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Increasing Access to Healthcare Reduces Poverty, Policy Group Finds

Screenshot of two women on video conference call

Patricia Malagon, left, and Caroline Danielson are two of the co-authors of the Public Policy Institute of California report “The Impact of Health Insurance on Poverty in California.” (Screenshot captured by Julia Métraux / The CC Pulse)

By Julia Métraux

In a country where just one medical emergency can cause families to experience economic instability, having good health insurance can be extremely important.

On March 30, the Public Policy Institute of California presented its research report on how health insurance affects people living in poverty in a briefing held by the institute. Federal and state healthcare policy changes have increased access to insurance and, thus, lowered poverty. At a federal level, these include the Affordable Care Act, and at a statewide level, these include subsidies for people getting health insurance through Covered California.

“Under the Affordable Care Act, anyone can receive coverage regardless of their health condition,” said Patricia Malagon, a PPIC research associate and one of the authors of the report.

However, the ACA — also largely known as “Obamacare” — has faced legislative and judicial attacks from some members of the Republican Party since it was signed into law in 2010. Just last week, United States Judge for the Northern District of Texas Reed O’Connor struck down a provision in the ACA that makes some preventative care, like PrEP, or pre-exposure prophylaxis, free.

Some may see private health insurance price drops due to subsidies, which may increase due to the Inflation Reduction Act.

“Public subsidy structures support many low- and middle-income Californians from these high health costs,” said Malagon. “These subsidies help reduce poverty by about one percentage point overall, equivalent to about 345,000 Californians who would fall below the poverty line.”

Additionally, Medi-Cal, which provides health insurance for low-income California residents who qualify, has expanded in recent years under Gov. Gavin Newsom. By January 2024, according to a press release, the state of California will expand “full scope Medi-Cal coverage to an estimated 700,000-plus adults ages 26 through 49 who do not have a satisfactory immigration status for federally funded full scope Medi-Cal.”

The financial strain of healthcare costs can affect entire families. PPIC policy director and senior fellow Caroline Danielson said that people who have undocumented and uninsured family members would likely benefit financially from Medi-Cal being expanded.

“We expect up to about a million people who are not undocumented to be affected indirectly by the expansion of Medi-Cal to the remaining adults that will occur in January 2024,” Danielson said.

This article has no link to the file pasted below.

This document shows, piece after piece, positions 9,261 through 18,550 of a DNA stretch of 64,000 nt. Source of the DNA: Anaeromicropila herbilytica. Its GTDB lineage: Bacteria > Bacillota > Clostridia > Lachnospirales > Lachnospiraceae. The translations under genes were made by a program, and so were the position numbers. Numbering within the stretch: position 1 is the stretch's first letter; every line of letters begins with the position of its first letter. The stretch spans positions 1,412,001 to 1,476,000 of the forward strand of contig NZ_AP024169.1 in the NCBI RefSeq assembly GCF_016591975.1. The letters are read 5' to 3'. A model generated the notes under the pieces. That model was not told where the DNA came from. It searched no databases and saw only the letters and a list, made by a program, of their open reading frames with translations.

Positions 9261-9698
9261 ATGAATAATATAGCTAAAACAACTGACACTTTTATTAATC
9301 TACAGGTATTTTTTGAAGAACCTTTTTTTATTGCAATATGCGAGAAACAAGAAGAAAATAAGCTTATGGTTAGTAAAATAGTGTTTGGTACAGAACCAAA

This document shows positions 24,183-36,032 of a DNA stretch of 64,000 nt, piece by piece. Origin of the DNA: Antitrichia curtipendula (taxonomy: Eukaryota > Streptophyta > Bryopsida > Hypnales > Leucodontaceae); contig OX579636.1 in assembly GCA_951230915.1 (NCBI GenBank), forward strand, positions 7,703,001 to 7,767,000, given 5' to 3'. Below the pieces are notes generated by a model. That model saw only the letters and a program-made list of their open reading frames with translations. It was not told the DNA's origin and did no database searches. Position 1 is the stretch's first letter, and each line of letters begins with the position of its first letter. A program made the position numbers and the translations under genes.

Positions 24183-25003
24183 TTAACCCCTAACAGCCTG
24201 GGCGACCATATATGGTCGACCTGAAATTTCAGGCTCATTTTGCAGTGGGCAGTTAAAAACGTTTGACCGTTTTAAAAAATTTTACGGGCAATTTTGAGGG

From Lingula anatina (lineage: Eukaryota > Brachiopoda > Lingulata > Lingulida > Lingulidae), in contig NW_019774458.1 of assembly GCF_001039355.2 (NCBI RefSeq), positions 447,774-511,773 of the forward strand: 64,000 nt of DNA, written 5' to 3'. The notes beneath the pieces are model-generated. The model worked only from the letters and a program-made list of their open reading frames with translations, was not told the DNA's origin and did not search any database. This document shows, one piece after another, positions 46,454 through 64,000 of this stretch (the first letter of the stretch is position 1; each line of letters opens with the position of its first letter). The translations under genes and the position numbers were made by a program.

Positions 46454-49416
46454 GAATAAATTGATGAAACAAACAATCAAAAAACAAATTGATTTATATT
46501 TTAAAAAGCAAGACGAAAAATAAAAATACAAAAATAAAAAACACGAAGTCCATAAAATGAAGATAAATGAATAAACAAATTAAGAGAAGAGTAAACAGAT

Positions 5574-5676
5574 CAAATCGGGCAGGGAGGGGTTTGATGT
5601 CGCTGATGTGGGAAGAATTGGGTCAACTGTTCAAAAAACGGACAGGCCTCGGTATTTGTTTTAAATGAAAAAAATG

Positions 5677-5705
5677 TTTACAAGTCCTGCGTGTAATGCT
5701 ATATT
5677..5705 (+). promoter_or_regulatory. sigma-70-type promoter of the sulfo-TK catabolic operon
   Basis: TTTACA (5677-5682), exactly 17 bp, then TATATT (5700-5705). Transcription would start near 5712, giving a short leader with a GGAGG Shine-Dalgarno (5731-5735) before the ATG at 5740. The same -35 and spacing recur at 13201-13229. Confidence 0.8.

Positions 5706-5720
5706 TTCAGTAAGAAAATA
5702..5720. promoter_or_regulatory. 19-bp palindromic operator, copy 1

>>>Read: ‘Am I Really That Sick?’ Healthcare Costs Weigh on Undocumented People

Some people, however, may lose their Medi-Cal eligibility. In March 2020, the U.S. Congress passed the First Coronavirus Response Act, which gave more money to Medicaid and also allowed people to stay enrolled in Medicaid through the end of the COVID-19 emergency.

According to the PPIC report, “millions of Californians are expected to lose Medi-Cal coverage…once the state resumes its eligibility redetermination process in spring 2023.” This process was paused in 2020 in the first wave of COVID-19.

Uninsured people are more likely to live in poverty than people on Medi-Cal, Malagon said. Among uninsured Californians, four in 10 are living in poverty.

“We would expect poverty to be higher among those with Medi-Cal since the program is designed for low-income Californians,” Malagon said. “Yet there are other factors such as access to safety net benefits, employment opportunities or barriers and varying housing costs that play a role in reducing or increasing poverty.”

Even among uninsured people, there were disparities on poverty tied to health care costs between United States citizens and people who are not.

“We can see poverty rates are highest among those more likely to lack healthcare coverage, in particular, non-citizens at 27% versus citizens at 9.1%,” said Malagon.

Healthcare costs also vary depending on where people live in the state of California.

“Health costs are lower in the southern region and higher in the Bay Area and Central Valley regions of the state,” Malagon said.

California residents who are interested to see how much they would pay for certain health insurances given their income can do so on Covered California’s website.

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